BELIZE CITY, Wed. Feb. 10, 2021– On Monday, the Minister of Home Affairs, Hon. Kareem Musa; the Minister of Sustainable Development, Hon. Orlando Habet; and the Minister of Border Security, Hon. Florencio Marin, joined the Friends for Conservation and Development (FCD) for a helicopter ride above the Chiquibul Forest followed by a discussion about better management of the reserve.
Due to the Chiquibul’s close proximity to our Western border with Guatemala, encroachers are often found in the forest harvesting valuable forest resources (such as Xate leaves) and poaching endangered wildlife. The Executive Director of the FCD, Rafael Manzanero, spoke with the media following his flyover and explained that the trip was key to the effort to engage the Ministries more fully in border matters and the oversight of protected areas.
Manzanero also mentioned that the flyover enabled the Ministers to get a firsthand view of some of the issues being faced in the management and protection of these areas. When asked what is the next step moving forward, Manzanero stated, “What we wanted to project on this trip was basically for them to look at the true conditions. Based on that, we would hope that the strategies that the Government will employ will certainly go on line of better securing the Western border. We flew over the conservation posts starting from the Machakil Ha, which is near the Colombia River, and way up to the northernmost, one of which is the Caballo Conservation posts. So, from there they got the angle about the incursions, agricultural farming, cattle ranching, so I am hoping the strategy then can be much more in line with the actual reality occurring on the ground.”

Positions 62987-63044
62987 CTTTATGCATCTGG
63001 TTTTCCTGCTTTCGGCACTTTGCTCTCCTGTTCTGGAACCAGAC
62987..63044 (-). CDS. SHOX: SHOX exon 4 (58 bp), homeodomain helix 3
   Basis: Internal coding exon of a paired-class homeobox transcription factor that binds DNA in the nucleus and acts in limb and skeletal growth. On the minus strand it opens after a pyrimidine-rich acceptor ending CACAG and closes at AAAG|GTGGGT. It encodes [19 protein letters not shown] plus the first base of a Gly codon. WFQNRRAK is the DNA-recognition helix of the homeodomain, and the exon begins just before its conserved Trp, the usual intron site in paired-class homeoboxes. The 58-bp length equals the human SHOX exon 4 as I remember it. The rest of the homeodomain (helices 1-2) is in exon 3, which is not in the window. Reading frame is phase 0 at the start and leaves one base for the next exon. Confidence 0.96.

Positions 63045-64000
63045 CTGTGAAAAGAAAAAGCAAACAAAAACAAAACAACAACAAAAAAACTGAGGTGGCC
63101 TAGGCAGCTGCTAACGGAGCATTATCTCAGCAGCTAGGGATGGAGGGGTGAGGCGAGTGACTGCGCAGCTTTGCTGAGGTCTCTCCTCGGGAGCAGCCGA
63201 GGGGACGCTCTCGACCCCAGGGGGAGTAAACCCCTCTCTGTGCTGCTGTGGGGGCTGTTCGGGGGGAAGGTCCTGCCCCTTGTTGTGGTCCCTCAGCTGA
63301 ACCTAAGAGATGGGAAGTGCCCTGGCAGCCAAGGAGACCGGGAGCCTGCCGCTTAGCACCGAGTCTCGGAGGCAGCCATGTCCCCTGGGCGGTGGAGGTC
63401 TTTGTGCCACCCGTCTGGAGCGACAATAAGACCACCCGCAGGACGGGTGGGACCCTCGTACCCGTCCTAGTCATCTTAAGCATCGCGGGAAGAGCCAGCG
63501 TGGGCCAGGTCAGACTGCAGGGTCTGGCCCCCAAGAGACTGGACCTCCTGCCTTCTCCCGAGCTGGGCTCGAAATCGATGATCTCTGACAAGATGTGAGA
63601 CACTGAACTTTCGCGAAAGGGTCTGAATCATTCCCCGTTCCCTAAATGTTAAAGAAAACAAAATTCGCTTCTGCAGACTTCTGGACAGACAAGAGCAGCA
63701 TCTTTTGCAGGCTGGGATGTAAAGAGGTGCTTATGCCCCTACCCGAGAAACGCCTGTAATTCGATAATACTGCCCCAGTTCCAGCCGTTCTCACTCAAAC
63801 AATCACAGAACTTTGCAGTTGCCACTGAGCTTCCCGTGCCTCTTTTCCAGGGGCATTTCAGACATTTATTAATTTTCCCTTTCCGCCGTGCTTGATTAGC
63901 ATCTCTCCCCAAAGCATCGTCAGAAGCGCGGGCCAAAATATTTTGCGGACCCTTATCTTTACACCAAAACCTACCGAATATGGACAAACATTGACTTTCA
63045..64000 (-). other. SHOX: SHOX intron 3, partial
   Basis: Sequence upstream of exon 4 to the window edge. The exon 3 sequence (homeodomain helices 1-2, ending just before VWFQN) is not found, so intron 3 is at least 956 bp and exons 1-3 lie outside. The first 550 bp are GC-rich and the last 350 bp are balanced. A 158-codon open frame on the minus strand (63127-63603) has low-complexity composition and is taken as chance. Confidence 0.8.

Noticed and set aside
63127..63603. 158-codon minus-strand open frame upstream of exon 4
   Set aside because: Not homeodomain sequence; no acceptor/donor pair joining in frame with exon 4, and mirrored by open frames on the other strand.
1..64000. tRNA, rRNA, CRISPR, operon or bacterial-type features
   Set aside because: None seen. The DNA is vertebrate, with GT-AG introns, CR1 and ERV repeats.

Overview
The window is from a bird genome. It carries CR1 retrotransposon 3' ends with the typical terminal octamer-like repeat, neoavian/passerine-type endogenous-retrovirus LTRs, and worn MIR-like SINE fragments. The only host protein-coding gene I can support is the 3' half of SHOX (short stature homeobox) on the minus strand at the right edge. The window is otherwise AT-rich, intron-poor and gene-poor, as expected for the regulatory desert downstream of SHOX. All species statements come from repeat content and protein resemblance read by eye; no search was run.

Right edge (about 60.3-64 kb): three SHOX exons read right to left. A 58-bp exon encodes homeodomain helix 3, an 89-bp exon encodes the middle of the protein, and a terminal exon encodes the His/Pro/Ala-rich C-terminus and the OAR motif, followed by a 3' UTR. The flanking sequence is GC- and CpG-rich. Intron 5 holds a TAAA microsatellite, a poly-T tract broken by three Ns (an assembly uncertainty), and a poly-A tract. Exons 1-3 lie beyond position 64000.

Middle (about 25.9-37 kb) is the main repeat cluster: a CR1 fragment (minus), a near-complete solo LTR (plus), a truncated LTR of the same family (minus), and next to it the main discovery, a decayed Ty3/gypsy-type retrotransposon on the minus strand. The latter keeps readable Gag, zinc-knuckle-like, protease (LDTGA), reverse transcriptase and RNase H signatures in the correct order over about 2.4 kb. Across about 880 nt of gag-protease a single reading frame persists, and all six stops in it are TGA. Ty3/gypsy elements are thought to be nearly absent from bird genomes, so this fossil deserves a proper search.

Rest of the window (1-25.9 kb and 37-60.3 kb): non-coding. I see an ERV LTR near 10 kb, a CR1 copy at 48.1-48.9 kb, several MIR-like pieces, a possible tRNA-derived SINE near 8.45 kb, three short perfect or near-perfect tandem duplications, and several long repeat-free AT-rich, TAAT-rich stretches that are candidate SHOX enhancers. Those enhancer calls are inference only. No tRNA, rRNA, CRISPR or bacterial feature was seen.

In regards to measures needed to see progress, Manzanero said that a more efficient system is needed on the ground in the form of a “joint forces operations” as well as increased mobilization capabilities and better equipment to conduct foot patrols. Manzanero has indicated that he hopes that the Government will continue to dialogue with the FCD to roll out more collaborative measures and de-sensitizing campaigns as it tries to address border encroachments.
Minister Habet also spoke with the media following the overhead tour and had this to say:
“In terms of what we saw, we can see that the work that the FCD has been doing has paid off and continues to pay off. And their being able to co-manage these vast landscapes for the Government of Belize – for the people of Belize, a lot of the deforested areas where some of the incursions occurred is now growing back into natural forests. You can see the difference in colors where young trees are coming up… We were able to visit the conservations posts that are there almost close to the border where they can do their patrols, and we also have been told by FCD that the risks that were there before really no longer exist… I believe that we are in a good position. We are talking to FCD because there are certain areas that we think that another co-management agreement can come between FCD and maybe other NGO’s and the Government of Belize to mange the larger landscape instead of only the Chiquibul.”
Habet stated that there are very little incursions occurring at this time in the Chiquibul and some of Belize’s exotic resources such as the Xate leaf are beginning to flourish and could be the basis of future, sustainable industries. Gold panning is still occurring; however, it has been reduced to a lower scale, according to the FCD.